[This post] from Adam Glynn-Finnegan is making the rounds. In the post he offers *another* redesigned airline boarding pass. I don’t much care about what he did, but I want to bring up a few points that have been driving me nuts (since it seems every 6-months these posts about new airline boarding passes pop up):
1. Why are you still designing them horizontally? That’s a stupid direction because it’s not the easiest way to hold a pass and read it in a human hand — portrait is. There are more problems with this orientation too, like the fact that the line length becomes too long to easily scan with an eye, so you get lost in the wash of data, instead of honing in on the important data.
2. Why are all these boarding passes being design for paper? That’s so dumb it hurts me to think about. ((Yes, in the linked post he asks if the concept is dead, but that was answered two years ago (at least).)) Most airlines, most airports even, allow you to pull up the pass on your phone and use it that way. Now, that means you not only need a portrait pass, but that you also should be designing for the best solution (phone use) instead of the archaic one (paper). Even at that, there’s a ton of people that come to the airport having printed out their passes on a computer using 8.5″x11″ paper — not a thermal printer at the airport, which is likely the least used these days — so at the very least you need to consider these being printed on a much larger paper size.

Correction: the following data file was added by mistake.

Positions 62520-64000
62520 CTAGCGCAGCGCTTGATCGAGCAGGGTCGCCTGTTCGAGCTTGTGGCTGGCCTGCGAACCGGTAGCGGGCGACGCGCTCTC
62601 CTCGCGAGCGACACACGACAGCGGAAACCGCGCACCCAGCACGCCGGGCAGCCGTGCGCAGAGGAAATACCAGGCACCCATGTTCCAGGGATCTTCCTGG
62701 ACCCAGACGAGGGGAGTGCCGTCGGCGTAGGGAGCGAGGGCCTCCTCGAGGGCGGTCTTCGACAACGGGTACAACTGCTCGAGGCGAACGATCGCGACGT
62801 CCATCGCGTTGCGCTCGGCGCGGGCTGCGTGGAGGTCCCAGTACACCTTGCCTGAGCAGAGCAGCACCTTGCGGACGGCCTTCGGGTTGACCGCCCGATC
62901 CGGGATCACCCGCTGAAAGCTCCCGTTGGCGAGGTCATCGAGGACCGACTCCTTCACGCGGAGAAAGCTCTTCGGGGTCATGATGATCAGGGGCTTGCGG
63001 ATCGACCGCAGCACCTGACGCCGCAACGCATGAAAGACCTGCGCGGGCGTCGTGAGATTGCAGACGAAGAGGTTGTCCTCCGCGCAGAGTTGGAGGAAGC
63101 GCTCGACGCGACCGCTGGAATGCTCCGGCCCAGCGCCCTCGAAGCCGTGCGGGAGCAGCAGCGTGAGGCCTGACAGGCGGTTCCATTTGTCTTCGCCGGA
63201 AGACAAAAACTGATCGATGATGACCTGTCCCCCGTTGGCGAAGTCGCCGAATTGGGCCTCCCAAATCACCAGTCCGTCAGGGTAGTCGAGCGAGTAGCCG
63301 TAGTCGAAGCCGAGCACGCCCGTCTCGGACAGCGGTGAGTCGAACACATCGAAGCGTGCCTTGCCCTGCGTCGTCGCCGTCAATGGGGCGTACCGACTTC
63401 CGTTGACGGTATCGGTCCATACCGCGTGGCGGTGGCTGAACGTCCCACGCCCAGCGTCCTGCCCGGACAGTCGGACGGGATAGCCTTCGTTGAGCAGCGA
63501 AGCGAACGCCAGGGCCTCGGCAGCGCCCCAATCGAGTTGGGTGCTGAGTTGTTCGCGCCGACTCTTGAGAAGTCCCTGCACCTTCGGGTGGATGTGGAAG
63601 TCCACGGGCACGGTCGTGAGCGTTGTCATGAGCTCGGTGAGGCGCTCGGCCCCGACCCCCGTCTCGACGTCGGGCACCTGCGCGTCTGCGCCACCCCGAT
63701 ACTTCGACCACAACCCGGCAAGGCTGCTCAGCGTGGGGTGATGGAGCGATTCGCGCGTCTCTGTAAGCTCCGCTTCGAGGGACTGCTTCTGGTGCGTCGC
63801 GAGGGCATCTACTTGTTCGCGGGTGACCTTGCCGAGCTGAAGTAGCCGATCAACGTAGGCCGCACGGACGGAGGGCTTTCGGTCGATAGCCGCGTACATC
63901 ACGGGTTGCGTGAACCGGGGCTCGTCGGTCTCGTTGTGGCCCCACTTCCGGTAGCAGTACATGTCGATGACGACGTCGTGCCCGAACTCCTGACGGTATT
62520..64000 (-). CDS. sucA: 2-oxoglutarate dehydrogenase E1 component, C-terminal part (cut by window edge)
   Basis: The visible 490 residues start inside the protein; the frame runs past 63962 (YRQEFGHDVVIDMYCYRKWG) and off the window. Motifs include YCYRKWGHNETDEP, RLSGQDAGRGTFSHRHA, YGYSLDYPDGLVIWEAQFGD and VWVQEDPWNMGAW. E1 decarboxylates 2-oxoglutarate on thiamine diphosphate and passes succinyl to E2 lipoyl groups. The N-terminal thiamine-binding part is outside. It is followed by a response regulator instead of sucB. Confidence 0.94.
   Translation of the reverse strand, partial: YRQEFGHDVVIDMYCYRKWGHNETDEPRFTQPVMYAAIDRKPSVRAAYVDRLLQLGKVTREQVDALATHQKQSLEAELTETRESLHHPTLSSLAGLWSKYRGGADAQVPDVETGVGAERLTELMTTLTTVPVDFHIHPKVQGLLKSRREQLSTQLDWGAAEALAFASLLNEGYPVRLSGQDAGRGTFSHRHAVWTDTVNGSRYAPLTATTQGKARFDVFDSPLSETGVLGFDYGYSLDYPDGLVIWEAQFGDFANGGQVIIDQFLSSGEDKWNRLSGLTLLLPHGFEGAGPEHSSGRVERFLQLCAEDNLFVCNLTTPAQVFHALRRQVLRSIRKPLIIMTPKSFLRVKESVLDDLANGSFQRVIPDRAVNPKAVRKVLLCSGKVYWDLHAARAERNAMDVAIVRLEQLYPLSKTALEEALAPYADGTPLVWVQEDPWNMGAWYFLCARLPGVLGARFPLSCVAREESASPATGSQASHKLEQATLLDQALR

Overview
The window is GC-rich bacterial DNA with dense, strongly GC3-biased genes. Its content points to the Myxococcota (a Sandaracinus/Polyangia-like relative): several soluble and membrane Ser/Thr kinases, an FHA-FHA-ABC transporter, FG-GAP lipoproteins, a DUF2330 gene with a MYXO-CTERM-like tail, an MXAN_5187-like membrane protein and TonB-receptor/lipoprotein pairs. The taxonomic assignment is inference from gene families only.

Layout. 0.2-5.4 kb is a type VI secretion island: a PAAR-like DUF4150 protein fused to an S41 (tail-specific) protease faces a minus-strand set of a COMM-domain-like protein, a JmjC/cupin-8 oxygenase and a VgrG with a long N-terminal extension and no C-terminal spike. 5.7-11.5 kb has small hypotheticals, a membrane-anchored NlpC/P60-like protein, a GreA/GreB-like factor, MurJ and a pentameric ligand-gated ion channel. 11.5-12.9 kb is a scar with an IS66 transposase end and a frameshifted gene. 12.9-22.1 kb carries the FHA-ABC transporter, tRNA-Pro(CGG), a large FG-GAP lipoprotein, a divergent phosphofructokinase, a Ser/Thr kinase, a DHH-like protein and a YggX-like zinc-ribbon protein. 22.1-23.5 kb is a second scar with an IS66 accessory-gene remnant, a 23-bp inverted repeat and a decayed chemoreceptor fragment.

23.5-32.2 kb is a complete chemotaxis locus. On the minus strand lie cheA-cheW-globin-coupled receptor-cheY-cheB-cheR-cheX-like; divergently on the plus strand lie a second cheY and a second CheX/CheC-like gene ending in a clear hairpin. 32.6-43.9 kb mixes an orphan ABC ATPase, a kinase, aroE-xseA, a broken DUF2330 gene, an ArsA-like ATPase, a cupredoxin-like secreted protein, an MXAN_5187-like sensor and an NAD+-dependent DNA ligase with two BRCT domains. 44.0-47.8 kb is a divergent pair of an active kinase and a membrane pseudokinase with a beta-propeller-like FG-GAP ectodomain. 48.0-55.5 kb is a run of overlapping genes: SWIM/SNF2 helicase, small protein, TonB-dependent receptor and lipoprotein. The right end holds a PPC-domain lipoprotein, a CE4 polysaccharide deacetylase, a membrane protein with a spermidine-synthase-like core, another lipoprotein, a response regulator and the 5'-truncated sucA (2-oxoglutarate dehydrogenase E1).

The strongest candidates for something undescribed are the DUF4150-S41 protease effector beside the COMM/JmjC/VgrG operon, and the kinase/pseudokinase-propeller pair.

3. Why are we still using the tear-off option here? Given what I said in point #2, there are very few people with perforated tickets to begin with, and even fewer instances where airline staff are tearing off and keeping parts of the tickets. There’s a reason for that barcode on the ticket.
All of that brings me to my last and final point: security and airline staff are relying on the barcodes, not the printed information. The *only* person relying on the printed information is the passenger. For the very rare instance other people need to review the ticket, they can read smaller print.
In other words: the entire ticket should be designed mostly for the user, with a huge barcode for easy scanning, and a ticket made to work best on a portrait-held smartphone first a foremost.
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